Tuesday, March 17, 2015

It's Not You, It's Me

But mostly, it's you.

More than four years ago, I opened a Facebook account, not because I wanted to dig up old friends from high school, but because some of my really good friends, who lived out of town or out of the country, were on the social-media tools, and I wanted to keep in touch with them, to know what they were up to. Facebook did not replace a phone call or reaching out via e-mail, but it supplemented that form of communication, provided photos and status updates of the every day.

I had my blog, and would share activities in the Brownfoot household: looking at Facebook, I could see what my friends wanted to share with me.

I also found family members with whom I had lost touch, and it was good to reaffirm those connections.

But as that app is wont to do, it brings out people from your past: high-school acquaintances, old girlfriends, long-forgotten neighbours, and people who belonged to old clubs and former places of employment. Those people saw you profile, remembered you, and reached out.

Sometimes, I connected with them. The majority, I ignored. There were folks who I hadn't seen since I left high school, who I didn't really talk to, except in passing. Back then, we weren't even friends. I hadn't given them a single thought in more than 30 years: why would I want to strike up a virtual friendship now?

And then there are people with whom I am connected through other social-media channels: we are connected through a common interest on LinkedIn or we have followed each other through Twitter. Some of these folks have become my "friends" through these channels, and so, in time, I became friends on Facebook.

On Facebook, I liked certain breweries. I liked the fun antics of George Takei. I followed some friends' businesses. I followed my kids' dance school and some of the other dance parents. Facebook, over the four years or so that I've used it, has become somewhat of an extension of Twitter.

And that got me thinking: did I want to see posts that were repeated on these platforms? Did I want to share all of my musings on Twitter, LinkedIn, and Facebook? Sure, I could create groups and select a particular group to talk to certain people, but I didn't want that.

No, Facebook is where I wanted to share thoughts and photos with my family members and with those who are closest to me.

It wasn't easy, but over the weekend, I cut ties with about half of my connections. I won't say that I "unfriended" these folks, because the term is stupid and it's not even a word. And these people are still considered friends. Some of them are good friends, but I have connections with them through different social media, and I want to keep it that way.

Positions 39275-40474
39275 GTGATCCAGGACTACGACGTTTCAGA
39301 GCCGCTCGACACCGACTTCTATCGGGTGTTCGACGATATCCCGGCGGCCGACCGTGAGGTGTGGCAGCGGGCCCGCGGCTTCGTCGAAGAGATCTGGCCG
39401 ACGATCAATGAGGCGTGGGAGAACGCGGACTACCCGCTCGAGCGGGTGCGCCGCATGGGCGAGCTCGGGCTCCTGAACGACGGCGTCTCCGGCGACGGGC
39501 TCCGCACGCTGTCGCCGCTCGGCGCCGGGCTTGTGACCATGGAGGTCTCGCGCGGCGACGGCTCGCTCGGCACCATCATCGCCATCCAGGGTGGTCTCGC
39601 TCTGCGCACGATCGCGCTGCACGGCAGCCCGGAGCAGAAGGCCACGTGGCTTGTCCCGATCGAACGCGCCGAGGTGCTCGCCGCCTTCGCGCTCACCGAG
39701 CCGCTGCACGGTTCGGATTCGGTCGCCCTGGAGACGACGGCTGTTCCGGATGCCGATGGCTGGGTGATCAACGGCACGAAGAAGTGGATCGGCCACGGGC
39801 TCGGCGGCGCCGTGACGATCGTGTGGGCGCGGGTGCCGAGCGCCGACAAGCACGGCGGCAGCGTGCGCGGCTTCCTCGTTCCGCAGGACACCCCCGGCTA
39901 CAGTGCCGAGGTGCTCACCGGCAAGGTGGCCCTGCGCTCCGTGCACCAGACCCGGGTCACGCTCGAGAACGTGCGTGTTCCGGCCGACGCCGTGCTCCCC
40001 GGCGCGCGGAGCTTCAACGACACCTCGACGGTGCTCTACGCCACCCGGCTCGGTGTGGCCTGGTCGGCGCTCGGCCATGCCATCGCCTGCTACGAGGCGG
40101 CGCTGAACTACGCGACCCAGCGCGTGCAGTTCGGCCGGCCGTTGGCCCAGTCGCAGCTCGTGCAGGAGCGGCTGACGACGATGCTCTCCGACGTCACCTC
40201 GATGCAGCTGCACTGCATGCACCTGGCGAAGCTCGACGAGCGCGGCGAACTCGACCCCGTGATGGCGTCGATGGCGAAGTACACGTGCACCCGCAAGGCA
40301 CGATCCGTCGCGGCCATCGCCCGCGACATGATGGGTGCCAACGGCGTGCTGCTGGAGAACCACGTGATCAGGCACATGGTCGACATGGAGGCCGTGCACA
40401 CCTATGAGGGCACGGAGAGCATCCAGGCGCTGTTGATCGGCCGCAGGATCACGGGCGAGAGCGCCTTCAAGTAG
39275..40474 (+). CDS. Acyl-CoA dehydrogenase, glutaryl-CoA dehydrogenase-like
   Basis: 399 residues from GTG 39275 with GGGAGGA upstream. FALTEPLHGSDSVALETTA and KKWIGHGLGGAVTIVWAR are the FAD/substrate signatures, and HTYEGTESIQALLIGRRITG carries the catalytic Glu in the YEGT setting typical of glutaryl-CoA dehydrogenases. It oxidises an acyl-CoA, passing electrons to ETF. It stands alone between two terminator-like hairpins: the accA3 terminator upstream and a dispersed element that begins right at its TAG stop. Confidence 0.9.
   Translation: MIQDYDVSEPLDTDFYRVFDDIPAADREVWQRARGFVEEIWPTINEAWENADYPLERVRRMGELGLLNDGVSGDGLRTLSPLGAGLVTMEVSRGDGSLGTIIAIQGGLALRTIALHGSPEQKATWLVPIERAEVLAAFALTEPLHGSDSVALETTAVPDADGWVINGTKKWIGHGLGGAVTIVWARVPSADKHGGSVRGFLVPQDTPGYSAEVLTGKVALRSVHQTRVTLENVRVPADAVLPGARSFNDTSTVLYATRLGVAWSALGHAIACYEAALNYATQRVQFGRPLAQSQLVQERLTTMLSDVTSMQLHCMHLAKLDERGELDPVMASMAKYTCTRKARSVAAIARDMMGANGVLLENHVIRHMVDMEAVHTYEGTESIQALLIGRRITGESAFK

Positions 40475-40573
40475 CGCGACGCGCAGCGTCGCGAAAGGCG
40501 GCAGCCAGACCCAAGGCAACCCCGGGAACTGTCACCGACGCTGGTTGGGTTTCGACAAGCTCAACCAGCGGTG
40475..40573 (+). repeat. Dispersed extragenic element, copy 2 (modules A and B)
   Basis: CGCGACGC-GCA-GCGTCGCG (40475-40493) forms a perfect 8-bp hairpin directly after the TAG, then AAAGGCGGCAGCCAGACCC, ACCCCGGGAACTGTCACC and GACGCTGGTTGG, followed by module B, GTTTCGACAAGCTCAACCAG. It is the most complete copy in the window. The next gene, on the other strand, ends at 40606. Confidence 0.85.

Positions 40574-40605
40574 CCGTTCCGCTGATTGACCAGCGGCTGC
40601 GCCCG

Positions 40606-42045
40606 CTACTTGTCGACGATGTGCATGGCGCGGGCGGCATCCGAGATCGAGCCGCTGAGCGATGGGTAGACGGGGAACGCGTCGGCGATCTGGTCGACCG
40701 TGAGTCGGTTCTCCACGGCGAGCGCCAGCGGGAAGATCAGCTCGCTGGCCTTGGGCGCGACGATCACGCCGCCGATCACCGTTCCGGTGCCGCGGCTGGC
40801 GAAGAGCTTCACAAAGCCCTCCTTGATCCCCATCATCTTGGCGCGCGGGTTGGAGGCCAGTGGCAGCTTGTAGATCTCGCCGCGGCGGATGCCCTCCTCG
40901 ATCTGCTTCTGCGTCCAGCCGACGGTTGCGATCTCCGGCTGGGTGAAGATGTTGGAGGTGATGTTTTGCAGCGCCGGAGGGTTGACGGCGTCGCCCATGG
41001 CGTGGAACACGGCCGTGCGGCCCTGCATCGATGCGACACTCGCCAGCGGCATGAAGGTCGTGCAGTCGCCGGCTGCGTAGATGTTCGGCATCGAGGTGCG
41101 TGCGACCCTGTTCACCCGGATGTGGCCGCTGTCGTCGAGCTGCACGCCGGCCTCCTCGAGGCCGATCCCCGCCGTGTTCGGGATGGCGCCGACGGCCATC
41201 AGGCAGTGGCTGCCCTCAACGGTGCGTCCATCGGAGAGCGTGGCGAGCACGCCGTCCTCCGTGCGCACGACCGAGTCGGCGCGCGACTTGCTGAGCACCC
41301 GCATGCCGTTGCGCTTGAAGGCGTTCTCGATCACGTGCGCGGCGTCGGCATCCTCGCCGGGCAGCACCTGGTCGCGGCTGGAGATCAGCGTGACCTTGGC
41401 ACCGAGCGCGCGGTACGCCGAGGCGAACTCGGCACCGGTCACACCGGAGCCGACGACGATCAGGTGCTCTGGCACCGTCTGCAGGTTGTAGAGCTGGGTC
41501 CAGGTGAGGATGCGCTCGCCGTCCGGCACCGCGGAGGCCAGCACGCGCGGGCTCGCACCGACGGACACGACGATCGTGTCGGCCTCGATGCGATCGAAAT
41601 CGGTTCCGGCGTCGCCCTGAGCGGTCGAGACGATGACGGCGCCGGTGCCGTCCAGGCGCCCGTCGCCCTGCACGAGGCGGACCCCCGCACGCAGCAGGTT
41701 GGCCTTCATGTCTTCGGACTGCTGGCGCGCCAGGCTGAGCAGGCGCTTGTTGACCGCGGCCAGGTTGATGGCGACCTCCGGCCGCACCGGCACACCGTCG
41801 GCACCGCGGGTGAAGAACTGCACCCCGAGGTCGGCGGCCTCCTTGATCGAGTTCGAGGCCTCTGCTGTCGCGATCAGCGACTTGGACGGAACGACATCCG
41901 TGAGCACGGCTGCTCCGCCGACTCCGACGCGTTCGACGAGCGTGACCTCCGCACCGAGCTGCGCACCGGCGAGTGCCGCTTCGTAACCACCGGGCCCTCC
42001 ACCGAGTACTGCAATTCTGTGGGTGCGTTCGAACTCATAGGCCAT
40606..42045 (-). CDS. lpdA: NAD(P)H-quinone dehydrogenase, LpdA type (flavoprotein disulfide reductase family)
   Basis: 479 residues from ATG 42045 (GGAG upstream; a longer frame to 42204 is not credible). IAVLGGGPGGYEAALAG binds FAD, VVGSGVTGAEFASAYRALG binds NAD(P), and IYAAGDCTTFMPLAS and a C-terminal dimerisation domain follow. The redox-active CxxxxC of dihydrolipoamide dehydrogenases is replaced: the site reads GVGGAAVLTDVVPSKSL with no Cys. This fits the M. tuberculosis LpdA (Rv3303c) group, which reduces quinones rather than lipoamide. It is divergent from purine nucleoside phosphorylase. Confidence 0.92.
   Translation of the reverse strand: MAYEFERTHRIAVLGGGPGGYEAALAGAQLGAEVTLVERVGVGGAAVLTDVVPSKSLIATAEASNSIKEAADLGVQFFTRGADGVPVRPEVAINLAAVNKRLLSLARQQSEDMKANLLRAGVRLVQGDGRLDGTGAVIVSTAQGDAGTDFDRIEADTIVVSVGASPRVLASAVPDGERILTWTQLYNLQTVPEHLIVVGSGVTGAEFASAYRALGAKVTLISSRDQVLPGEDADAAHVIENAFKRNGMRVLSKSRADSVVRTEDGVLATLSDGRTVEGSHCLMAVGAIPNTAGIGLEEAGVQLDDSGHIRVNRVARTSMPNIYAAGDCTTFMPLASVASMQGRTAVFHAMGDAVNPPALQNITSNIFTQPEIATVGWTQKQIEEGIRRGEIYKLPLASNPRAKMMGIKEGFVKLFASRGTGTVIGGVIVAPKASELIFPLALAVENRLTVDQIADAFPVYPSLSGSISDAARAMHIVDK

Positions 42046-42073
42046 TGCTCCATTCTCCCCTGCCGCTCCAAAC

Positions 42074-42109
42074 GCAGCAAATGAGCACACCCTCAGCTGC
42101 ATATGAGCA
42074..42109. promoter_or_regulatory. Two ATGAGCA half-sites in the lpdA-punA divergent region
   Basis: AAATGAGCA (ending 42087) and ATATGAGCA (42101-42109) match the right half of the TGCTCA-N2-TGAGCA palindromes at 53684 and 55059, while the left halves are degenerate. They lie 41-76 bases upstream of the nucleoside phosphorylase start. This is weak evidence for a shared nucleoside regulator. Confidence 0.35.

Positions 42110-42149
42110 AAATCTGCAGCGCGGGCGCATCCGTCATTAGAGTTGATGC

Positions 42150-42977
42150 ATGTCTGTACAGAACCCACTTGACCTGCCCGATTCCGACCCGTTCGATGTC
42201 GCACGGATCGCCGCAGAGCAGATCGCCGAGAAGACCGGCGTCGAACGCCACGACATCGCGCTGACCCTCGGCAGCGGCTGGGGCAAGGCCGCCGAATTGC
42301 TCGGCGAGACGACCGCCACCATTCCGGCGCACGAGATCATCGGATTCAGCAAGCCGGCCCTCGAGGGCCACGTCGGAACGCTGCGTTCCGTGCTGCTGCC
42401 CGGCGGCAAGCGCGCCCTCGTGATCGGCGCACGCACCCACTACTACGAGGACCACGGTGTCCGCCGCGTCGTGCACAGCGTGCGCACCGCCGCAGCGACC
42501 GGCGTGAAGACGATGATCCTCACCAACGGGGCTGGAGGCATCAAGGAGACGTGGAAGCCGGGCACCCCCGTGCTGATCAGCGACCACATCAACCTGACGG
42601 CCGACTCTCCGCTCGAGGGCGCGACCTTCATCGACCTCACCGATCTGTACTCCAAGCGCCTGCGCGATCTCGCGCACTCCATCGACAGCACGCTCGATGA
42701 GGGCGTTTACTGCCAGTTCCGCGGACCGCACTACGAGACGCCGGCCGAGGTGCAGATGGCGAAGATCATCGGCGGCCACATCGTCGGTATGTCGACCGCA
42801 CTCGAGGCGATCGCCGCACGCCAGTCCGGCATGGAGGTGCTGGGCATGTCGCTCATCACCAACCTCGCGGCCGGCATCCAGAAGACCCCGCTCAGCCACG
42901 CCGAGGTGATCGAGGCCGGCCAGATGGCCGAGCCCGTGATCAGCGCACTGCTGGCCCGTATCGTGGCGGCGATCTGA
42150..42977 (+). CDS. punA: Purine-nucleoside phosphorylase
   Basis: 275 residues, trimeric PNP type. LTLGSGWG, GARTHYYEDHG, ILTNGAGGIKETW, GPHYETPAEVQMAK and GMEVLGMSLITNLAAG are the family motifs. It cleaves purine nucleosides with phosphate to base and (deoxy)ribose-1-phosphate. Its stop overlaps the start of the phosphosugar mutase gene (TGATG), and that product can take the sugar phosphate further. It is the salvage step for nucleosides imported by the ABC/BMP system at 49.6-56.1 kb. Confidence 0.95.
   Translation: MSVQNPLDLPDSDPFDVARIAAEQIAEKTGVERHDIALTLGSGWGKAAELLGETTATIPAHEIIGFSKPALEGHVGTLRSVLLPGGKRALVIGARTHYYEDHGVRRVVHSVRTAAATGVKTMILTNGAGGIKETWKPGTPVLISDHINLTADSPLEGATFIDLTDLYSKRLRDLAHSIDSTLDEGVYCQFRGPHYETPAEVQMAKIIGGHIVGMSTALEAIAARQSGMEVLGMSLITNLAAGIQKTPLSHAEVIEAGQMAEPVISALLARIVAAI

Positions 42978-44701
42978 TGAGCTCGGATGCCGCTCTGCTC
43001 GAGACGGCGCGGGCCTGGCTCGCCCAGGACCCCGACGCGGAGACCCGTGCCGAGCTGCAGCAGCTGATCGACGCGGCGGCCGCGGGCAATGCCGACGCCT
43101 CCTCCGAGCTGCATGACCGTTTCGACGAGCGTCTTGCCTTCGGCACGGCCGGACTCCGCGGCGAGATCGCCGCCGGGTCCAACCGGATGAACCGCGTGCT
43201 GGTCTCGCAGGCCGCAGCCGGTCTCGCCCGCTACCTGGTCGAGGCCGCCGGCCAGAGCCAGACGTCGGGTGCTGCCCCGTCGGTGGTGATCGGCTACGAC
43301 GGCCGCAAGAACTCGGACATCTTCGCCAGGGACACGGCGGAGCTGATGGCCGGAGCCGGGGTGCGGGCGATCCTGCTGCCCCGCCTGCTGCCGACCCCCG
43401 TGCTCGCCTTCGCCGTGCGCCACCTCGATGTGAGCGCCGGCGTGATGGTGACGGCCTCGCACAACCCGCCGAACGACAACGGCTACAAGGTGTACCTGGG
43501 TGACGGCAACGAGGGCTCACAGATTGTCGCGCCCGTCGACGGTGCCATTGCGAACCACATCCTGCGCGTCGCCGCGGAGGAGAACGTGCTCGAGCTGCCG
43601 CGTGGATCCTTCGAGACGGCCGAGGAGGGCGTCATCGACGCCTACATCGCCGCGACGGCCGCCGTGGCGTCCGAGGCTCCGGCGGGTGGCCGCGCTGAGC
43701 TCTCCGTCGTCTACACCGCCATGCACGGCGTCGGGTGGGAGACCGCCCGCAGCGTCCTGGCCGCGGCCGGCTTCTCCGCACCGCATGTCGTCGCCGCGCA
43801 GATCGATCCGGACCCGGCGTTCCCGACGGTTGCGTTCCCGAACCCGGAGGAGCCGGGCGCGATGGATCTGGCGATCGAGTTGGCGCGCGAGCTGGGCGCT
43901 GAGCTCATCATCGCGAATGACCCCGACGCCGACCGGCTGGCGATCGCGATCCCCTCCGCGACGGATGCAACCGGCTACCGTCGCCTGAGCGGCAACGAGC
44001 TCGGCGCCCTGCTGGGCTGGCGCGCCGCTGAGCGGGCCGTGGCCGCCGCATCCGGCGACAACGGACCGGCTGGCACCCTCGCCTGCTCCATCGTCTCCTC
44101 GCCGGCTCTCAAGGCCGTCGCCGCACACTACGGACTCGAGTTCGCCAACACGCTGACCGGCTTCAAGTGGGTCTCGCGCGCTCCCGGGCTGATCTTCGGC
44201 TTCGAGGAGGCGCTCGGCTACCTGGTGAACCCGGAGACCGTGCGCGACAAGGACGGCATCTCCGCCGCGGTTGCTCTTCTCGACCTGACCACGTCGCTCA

The first people who I cut were those that I had even forgotten I had a connection. I never saw a post by them, never received likes or comments on anything I shared. The only time I remembered that we were connected was when his or her birthday was announced. And so, I said goodbye.

I then broke the connection between myself and a lot of people with whom I associated in clubs or groups, but was no longer a member, nor did I really hang out with these people. I liked them, but I didn't see that we had anything in common. The same went for people that I used to work with but no longer met socially. Some of them communicate with me through LinkedIn, and that's great. That's where they should be.

And, as flaky as it was, I broke connections with people I only recently, proactively reached out to and connected with. Only to cut that tie.

I looked at the people with which I wanted to maintain contact. Naturally, family members stayed, as did those who I have known for ages and consider to be family. I also kept my friends with whom I hang out on a regular basis, and those who I don't necessarily see often, but are those who I do like to see and meet.

Then there are those who I haven't known for a particularly long time, but who have touched my heart. You folks know who you are.

I sometimes think that making this distinction can be divisive of a friendship, but I really don't think so. I think I have created the boundaries in which I'm comfortable. There is no one that I follow on Facebook that I would want to exclude from any of my posts, who I wouldn't want to know personal information or to see photos that I wouldn't share anywhere else.

For me, Facebook is more than just being acquaintances, more than being friends.

Twitter is next. Yesterday, I stopped following about 30 people because either I knew nothing about them, never read their tweets anyway, or they were simply too much of a distraction.

Social media, I feel, needs to be more than making random connections. Those connections have to have meaning, or else they are noise in an already hectic and fast-paced world.

What matters to you?

(I can see myself losing connections over this post.)

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